COMMENTARY: Forget NAFTA, how about free trade within Canada ?

The Supreme Court of Canada has agreed to hear a Crown appeal of a New Brunswick ruling overturning a ban on bringing alcohol across provincial boundaries, in a case that could change the nature of Canadian federalism. (THE CANADIAN PRESS/Ryan Remiorz)

By Bill Kelly, Radio Host 900CHML

It’s interesting to note that while many Canadian provinces are concerned about the potential for even stricter trade barriers to American markets, many of those same provinces continue to enforce their own trade barriers and tariffs with other provinces.

Economists estimate that those cross-provincial tariffs cost us anywhere from $60 billion to $130 billion a year!

To be fair, there has been progress on relaxing inter-provincial trade barriers, but one of the most contentious issues is the sale of wine, beer and spirits.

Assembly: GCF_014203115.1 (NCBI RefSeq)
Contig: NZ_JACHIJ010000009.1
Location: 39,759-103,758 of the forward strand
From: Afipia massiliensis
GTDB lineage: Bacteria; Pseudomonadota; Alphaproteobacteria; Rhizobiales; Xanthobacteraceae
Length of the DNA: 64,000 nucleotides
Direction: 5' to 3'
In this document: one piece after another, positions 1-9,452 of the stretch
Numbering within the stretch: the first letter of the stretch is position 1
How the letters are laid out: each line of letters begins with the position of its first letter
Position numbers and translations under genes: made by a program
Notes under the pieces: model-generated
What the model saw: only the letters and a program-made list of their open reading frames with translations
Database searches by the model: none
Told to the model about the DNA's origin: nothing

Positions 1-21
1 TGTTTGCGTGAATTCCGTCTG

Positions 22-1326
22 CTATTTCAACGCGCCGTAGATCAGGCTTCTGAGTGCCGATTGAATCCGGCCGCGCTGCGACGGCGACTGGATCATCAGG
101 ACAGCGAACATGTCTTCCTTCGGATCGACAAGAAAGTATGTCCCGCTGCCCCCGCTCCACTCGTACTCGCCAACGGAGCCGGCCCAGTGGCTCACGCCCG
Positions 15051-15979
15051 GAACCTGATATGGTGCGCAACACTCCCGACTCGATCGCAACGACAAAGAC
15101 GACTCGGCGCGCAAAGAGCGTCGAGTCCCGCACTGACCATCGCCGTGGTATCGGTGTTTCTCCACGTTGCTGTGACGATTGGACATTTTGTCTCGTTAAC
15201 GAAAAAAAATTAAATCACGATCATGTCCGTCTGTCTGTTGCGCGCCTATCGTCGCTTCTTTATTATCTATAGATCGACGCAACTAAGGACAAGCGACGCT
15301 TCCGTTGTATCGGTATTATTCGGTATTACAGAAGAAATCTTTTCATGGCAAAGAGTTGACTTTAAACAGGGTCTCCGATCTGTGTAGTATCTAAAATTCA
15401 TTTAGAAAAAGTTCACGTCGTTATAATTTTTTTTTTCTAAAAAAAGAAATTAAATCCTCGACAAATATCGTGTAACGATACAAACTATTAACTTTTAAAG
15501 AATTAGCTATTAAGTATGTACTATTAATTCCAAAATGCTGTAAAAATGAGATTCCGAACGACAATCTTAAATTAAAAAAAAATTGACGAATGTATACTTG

Well, that may be about to change.

The Supreme Court will hear an appeal of what has affectionately been called “the border beer case.”

A New Brunswick man is appealing his conviction for transporting 14 cases of beer from Quebec to his New Brunswick home, just a few miles from the border.

How un-Canadian is that, eh?

Let’s face it; provincial tariffs are archaic and hurtful to our still fragile economy.

And, this isn’t just about buying cheaper beer.

Eliminating the barriers would allow wineries and microbreweries access to markets all over the country and that’s good for the economy in every province.

Before we start worrying about problematic NAFTA trade talks, let’s clean up our own mess on this side of the border.